After fulfilling our butterfly fantasy, we tore ourselves away from lovely Barra de Navidad and headed south again. We had regretted not seeing the butterflies last year, and have resolved to not have any more regrets. That is in part, why we are continuing south (well that and we are really enjoying it). How terrible would it be to have gone home, and regret not continuing on after all the work we have put into the boat.
If possible, after spending time in a marina, we like to spend a night at anchor before starting on an offshore passage to regain our sea legs. We motor-sailed the 25 miles down to Manzanillo and anchored in Bahia Santiago to spend one night at anchor before tackling the 190-mile passage to Zihuatanejo. It was a lovely anchorage, and we enjoyed the sunset and a few cocktails. The next morning the sky was overcast and there was an uncharacteristic early morning breeze. We looked at each other, and said “Do you still want to go? Naw, let’s wait another day…” This is one of the great things about cruising – you don’t have to go if you don’t want to. We spent the day listening to books on tape and relaxing. As it turns out it was the right move. The overcast sky and breeze in the anchorage translated to thunderstorms and squalls packing 30-40 knots offshore. The morning radio net the next day was full of tales from boats caught offshore.
We arrived in Zihuatanejo about midnight the following day. We typically don’t enter harbors at night, but he entrance is wide, and the city lights provide plenty of light. Morning found us anchored in a fleet of about twenty boats. We rowed ashore (well we went ashore first with the inflatable, which just like last time we were here lost air, and we were lucky to make it back to the boat with Dan operating the pump as fast as he could – it is now in a dumpster) and spent my birthday visiting the Mercado, having a nice lunch and purchasing a beautiful hand-woven wool rug.
We had regretted not buying one last time we were here…no more! The next day dawned cloudy and blustery, and by midday we had a steady 20 knots in the anchorage. Boats were dragging and re-anchoring – not very comforting to hear on the radio that the boat in front of us has only 70 ft of scope out and the woman who is alone on boat (apparently hubby had to fly home for a few days) has no idea how to let out anymore… Fortunately a good Samaritan went over and helped her (scope refers to the length of anchor chain or rode – typically you
want a minimum ratio of 6:1 or 7:1, with the first number referring to length of anchor rode and second number referring to depth of water. We were anchored in 25 ft of water and had 180 ft of chain out). When the wind climbed to 25 knots, a big ketch on the south side of the bay broke free from its mooring and began drifting ashore. Cruisers in dinghies raced over, but the 50-ft boat driven by the wind and waves was no match for the under-powered dinghies and she was soon hard aground. Local pangueros and even the new fireboat all tried to pull her off, but to no avail. By sunset the masts had fallen, and by morning all that remained was the hull. A good reminder to always make sure your anchor/mooring gear is in good shape…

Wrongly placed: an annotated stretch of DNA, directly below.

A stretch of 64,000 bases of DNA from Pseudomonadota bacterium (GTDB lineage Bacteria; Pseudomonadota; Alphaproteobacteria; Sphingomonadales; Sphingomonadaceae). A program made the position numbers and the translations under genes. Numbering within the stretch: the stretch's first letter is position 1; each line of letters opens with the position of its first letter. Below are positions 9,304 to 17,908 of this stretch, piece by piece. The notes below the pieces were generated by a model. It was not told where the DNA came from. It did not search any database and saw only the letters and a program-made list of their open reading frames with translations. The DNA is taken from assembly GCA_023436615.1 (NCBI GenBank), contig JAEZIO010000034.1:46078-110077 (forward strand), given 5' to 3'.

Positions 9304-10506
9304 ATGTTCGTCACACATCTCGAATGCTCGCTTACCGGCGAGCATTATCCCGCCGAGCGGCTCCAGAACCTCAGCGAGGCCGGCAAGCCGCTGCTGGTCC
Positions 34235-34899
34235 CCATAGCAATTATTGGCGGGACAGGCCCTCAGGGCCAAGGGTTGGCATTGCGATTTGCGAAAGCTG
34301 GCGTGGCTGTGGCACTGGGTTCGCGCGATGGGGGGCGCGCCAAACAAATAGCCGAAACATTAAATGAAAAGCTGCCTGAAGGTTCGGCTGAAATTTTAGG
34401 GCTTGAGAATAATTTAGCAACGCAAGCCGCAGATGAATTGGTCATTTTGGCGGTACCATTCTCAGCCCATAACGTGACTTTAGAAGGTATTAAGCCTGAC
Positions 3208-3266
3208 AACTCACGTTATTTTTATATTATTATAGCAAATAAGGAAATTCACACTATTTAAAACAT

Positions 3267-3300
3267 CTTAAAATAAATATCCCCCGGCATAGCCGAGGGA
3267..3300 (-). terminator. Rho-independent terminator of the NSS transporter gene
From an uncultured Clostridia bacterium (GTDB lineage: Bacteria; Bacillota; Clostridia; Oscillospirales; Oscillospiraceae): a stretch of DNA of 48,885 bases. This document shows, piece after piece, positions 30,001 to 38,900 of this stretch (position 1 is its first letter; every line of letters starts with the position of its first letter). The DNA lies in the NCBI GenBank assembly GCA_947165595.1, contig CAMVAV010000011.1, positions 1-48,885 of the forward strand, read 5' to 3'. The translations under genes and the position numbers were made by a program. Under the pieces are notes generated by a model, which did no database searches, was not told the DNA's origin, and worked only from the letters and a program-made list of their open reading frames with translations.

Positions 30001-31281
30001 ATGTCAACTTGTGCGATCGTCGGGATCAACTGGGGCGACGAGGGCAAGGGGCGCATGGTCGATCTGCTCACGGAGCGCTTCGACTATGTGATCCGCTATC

While in Zihua we met three other boats preparing to make the 350-mile jump to Huatulco. Huatulco is the jump-off point for crossing the infamous Gulf of Tehuantepec, which is the body of water on the Pacific side of the Isthmus of Tehuantepec. The mountains end here, leaving a large, low lying gap which allows unhindered wind passage from the Gulf of Mexico and the Eastern Pacific. Gale force winds often blow for days, extending hundreds of miles out to sea. Our plan will be to keep “one foot on the beach”. We will wait for a lull in the winds then go like hell along the coast, remaining in 30 to 45 ft of water until we reach Puerto Chiapas, the last port in Mexico, only 15 miles from the Guatemalan border.
The A-Team (Anjuli, Adagio, Adios, and Avant) got under way with a perfect forecast for following winds in the 15-20 knot range. Shortly after getting underway another boat appeared on the horizon. They hailed us on the VHF and we found they were another Portland boat, the 46-ft Elizabeth. After chatting about our trips down the coast we exchanged names – turns out Elizabeth was crewed by Charlie Hales, former Portland mayor and his wife. It is indeed a small world!
After a perfect 3-day passage which involved lots of sailing, we all reached Marina Chahue in Huatulco where we will wait for a weather window…